Day 5-We explore Norm’s geysers in the morning and sight an elk with a ten point rack. We then hike the Cascade Lake trail through fields of wildflowers. We spot a gigantic moose at one point in the woods peacefully resting in a mossy dell. Near Cascade Lake itself, we see a blue heron. But our best wildlife spotting is yet to come. That night after dining at the Mammoth Hotel restaurant we sight two large male elk engaged in a standoff near the river. The larger of the two elk brayed and bellowed at the smaller, younger male. Towards the river were a number of female elk who no doubt sparked this competition. It was an awesome sight I know I will never forget.

Day 6-We visit Artist’s Point an overlook area on the edge of a cliff on the south rim of the Grand Canyon of Yellowstone. It offers an incredible, panoramic view of the entire canyon area and Yellowstone’s legendary Lower Falls. We then drove to the Yellowstone Lake Hotel where we spent two nights. Yellowstone Lake is quite simply breathtaking. It is the largest body of water in Yellowstone Park and covers 136 square miles with 110 miles of shore line to walk along. That night we dine at the beautiful Yellowstone Lake hotel which is designated a historic landmark. (We had to make reservations well ahead of time.) There is an excellent bar as well and I sample a huckleberry margarita.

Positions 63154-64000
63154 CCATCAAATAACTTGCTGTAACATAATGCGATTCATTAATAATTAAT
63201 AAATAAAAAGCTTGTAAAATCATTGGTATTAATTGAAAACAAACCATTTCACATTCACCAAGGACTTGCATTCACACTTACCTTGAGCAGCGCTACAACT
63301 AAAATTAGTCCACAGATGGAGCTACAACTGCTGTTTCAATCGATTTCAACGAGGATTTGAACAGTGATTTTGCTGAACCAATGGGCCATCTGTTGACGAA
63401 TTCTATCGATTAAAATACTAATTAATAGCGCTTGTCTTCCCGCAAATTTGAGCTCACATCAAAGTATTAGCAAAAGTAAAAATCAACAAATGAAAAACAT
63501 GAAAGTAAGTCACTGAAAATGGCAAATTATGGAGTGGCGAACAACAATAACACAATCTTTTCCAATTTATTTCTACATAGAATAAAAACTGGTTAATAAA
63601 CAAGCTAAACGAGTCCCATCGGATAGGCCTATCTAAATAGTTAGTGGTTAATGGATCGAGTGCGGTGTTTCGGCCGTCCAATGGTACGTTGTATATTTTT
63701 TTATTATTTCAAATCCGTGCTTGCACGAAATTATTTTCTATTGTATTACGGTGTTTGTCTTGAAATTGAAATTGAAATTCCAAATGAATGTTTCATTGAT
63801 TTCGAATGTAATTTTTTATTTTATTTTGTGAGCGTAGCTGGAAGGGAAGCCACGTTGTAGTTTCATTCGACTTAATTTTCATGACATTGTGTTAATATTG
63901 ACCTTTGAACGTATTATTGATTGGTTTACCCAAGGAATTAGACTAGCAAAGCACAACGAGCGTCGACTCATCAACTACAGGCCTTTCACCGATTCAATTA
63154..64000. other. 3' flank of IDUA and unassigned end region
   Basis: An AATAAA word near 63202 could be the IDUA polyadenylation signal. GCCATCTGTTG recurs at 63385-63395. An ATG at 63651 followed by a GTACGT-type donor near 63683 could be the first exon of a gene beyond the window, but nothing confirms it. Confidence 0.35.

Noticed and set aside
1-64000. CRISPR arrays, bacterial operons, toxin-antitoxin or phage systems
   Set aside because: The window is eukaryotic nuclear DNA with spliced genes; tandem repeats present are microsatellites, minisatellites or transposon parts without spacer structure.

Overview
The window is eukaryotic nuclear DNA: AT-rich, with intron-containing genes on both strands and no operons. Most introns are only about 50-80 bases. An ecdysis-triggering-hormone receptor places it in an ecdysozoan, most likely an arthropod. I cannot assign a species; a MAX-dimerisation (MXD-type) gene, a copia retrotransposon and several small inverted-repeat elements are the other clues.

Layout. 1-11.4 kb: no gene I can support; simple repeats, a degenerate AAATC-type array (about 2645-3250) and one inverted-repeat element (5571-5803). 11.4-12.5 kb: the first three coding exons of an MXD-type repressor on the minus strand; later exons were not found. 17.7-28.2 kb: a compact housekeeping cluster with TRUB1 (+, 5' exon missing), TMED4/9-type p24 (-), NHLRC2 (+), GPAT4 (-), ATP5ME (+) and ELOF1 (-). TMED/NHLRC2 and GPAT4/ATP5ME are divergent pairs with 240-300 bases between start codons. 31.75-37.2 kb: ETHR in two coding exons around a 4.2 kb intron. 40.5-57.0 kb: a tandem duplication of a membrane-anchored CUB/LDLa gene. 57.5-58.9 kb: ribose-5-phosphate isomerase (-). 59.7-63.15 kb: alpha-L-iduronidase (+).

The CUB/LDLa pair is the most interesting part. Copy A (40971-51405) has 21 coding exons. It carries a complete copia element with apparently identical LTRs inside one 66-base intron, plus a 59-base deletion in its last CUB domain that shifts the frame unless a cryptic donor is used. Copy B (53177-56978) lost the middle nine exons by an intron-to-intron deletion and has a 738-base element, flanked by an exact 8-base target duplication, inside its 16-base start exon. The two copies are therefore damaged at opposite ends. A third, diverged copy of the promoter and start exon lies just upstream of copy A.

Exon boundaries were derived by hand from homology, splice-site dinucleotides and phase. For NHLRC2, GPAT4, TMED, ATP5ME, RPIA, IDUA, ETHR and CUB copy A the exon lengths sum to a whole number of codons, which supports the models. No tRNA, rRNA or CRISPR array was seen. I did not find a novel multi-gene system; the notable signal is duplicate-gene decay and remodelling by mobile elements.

Day 7-We spend the day walking along the shore and enjoying the beauty and serenity of the lake area. Coffee and pastries are available at both a deli inside the hotel and a park managed General Store nearby. That night since we can’t get into the Yellowstone Lake hotel restaurant we go just down the road to the nearby Lake Lodge and eat at the cafeteria there.

Day 8-We drive to Jackson Hole, Wyoming a town located right outside Grand Tetons National Park. We check into the Anvil Hotel, a hipster friendly location, (with a resident dog named Bella) right in the heart of downtown Jackson. We explore the town and visit Mangelson’s Nature Photography Gallery. Tom Mangelson is one of the world’s foremost nature photographers and his work is on permanent display at the Smithsonian’s National Museum of Natural History. He is also co-founder of The Cougar Fund dedicated to protecting cougars, mountain lions, pumas, panthers, and other such carnivores throughout the Americas. Their office is in Jackson Hole as well. That night we eat at St. Genevieve’s.